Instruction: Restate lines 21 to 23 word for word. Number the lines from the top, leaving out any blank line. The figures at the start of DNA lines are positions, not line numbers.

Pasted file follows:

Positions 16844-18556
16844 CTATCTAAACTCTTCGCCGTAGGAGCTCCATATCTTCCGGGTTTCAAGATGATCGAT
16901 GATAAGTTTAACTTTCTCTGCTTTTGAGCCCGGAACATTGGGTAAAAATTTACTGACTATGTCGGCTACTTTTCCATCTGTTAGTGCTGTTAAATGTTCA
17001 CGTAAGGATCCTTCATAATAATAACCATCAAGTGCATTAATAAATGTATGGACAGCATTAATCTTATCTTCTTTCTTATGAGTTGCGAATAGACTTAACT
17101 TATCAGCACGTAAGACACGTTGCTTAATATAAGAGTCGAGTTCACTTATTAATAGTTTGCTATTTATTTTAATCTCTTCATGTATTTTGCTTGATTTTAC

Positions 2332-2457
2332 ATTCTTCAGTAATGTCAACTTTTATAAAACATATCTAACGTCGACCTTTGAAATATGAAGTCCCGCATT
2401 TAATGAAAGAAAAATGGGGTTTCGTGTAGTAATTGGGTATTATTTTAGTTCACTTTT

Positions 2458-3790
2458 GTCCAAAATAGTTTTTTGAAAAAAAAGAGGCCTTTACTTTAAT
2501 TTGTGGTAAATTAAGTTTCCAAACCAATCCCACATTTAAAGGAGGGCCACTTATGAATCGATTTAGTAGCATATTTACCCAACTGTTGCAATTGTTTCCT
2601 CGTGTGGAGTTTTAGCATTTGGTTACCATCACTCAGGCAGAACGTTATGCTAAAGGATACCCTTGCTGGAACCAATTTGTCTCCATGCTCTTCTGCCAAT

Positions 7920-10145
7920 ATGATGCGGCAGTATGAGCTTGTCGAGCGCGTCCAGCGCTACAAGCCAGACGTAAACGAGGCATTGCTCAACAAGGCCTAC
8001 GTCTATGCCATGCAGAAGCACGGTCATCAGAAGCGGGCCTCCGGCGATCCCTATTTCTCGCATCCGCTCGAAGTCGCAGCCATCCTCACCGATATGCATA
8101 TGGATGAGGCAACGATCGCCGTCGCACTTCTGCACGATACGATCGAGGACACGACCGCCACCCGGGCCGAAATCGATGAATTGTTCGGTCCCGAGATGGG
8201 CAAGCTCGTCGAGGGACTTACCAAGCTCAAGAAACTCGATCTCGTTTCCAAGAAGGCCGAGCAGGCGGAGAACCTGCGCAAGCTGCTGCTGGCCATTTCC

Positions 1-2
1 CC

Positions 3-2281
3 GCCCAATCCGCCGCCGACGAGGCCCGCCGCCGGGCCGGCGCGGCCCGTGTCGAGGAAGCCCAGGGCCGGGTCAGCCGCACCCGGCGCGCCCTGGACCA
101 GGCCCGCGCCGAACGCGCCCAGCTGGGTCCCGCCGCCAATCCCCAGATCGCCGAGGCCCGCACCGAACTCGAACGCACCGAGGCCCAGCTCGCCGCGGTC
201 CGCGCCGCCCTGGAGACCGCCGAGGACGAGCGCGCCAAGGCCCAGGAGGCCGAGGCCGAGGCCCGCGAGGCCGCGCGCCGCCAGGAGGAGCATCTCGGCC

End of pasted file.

3 GCCCAATCCGCCGCCGACGAGGCCCGCCGCCGGGCCGGCGCGGCCCGTGTCGAGGAAGCCCAGGGCCGGGTCAGCCGCACCCGGCGCGCCCTGGACCA
101 GGCCCGCGCCGAACGCGCCCAGCTGGGTCCCGCCGCCAATCCCCAGATCGCCGAGGCCCGCACCGAACTCGAACGCACCGAGGCCCAGCTCGCCGCGGTC
201 CGCGCCGCCCTGGAGACCGCCGAGGACGAGCGCGCCAAGGCCCAGGAGGCCGAGGCCGAGGCCCGCGAGGCCGCGCGCCGCCAGGAGGAGCATCTCGGCC